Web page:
In Houston during the third week of June, roughly 7,000 hoteliers braved the sweltering humidity and near-constant downpours to attend the world’s largest hospitality-technology show — HITEC.
As the convention starts to resemble the famed Consumer Electronic Show (CES) in breadth and scope, the good news this year is that software capabilities are becoming near-universal. Integrations are commonplace and vendors have taken on a ‘spirit of partnership’ where they recognize their strengths and know their wares are only one part of a hotel’s technology tool belt. If you didn’t have the opportunity to attend last month, here’s what you missed.
Voice technology is at the forefront. Smart speakers are touted by numerous vendors offering different applications for the Amazon Echo or Google Home systems. Despite the obvious privacy concerns, anticipate further expansion of this technology into the realm of IoT room controls and concierge services.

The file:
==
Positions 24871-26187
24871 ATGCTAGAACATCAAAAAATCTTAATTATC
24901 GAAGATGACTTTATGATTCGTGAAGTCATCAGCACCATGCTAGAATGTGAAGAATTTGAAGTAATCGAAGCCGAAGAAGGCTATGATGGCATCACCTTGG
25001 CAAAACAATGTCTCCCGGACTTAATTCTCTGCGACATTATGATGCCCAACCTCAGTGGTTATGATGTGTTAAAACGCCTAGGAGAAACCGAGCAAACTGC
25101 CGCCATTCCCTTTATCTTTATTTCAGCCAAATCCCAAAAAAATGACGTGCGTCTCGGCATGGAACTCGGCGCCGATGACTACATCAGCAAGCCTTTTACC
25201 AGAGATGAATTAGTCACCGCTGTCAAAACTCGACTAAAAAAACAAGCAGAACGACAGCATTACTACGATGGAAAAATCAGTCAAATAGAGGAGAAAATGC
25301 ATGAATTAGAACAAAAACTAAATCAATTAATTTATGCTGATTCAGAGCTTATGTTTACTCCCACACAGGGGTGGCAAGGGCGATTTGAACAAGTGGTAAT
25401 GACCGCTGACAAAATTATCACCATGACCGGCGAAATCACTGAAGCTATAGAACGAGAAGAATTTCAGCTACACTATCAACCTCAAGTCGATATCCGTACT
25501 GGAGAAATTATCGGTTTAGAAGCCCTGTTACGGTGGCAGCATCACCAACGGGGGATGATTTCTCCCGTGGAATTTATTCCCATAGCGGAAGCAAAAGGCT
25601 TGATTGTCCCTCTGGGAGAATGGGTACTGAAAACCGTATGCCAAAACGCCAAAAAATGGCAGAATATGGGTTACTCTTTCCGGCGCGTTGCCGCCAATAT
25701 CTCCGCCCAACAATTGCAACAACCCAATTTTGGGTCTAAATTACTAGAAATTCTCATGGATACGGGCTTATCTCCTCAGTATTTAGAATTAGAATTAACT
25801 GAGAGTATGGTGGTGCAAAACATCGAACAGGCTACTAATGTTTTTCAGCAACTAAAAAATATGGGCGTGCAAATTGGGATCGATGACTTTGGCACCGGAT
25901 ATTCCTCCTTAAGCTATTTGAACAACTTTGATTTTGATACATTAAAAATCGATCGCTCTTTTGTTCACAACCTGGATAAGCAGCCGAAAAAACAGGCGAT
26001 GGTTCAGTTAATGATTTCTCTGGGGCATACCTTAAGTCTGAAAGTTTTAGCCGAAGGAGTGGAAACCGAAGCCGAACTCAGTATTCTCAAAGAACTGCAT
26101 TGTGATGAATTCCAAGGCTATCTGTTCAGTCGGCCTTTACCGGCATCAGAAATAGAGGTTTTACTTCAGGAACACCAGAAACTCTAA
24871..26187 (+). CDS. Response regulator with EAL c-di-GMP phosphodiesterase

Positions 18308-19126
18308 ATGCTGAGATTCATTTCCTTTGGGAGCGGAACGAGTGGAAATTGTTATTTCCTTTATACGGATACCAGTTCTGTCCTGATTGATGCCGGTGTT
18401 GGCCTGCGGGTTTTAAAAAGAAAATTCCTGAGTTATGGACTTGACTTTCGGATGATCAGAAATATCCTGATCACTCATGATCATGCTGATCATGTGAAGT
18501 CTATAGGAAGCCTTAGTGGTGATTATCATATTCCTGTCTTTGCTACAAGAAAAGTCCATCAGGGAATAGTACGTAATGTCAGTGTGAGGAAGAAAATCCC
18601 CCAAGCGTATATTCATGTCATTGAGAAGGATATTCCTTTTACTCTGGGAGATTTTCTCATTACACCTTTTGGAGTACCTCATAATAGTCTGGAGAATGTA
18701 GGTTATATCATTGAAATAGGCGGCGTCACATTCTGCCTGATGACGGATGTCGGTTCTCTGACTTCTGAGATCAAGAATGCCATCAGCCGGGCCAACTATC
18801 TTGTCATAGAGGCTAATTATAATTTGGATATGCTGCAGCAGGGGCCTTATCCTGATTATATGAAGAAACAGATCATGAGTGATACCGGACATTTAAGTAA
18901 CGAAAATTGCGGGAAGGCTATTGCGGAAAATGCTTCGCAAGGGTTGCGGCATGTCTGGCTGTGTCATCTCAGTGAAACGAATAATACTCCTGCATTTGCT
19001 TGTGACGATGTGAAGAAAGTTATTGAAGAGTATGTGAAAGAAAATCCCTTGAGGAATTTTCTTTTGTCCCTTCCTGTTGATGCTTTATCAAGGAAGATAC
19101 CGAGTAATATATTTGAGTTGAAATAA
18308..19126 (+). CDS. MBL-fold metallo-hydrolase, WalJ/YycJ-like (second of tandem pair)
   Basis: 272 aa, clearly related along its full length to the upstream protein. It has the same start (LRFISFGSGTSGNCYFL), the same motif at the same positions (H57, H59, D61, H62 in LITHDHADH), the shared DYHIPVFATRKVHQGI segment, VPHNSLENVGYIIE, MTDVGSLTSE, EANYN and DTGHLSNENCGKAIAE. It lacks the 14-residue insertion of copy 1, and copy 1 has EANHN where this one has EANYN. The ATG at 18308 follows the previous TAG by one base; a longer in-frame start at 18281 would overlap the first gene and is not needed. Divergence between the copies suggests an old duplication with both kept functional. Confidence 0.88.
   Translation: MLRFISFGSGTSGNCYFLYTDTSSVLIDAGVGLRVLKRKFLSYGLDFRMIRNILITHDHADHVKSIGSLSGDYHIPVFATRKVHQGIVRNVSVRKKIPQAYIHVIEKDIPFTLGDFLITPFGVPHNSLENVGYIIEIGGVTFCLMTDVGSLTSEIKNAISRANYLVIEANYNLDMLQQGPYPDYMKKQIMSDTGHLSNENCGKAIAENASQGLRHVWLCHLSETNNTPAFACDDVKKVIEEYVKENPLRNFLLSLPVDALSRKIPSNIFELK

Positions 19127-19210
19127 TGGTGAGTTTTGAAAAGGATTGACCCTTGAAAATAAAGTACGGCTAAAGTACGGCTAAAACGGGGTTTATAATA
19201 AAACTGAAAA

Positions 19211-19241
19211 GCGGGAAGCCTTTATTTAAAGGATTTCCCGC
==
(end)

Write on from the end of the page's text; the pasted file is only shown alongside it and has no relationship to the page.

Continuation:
Property-management systems (PMS) continue to expand in scope and capabilities. The focus now is the allowance of full interconnectivity with specialized applications — rather than pursuing their own internal solutions — so that the hotelier has flexibility regarding what software they deploy and how.
Wireless automation has become mainstream as IoT starts to gain steam. Expect to see the decline of the keycard, replaced with apps that can also heatmap where guests are for property-planning efficiency, as well as offer a host of other integrated services — again through IoT setups.
As LED monitors become more affordable, sharper, larger and brighter, there will be an even broader application of screens, both indoors and outdoors. Digital signage will soon become more elaborate, durable and quite artful in its presentation.
Then there’s blockchain, which still has vast potential for loyalty-program partnerships, as well as reducing the costs associated with transactional data intermediaries. While this is still five years out from a proper rollout, you would be wise to start reading up on how it works now.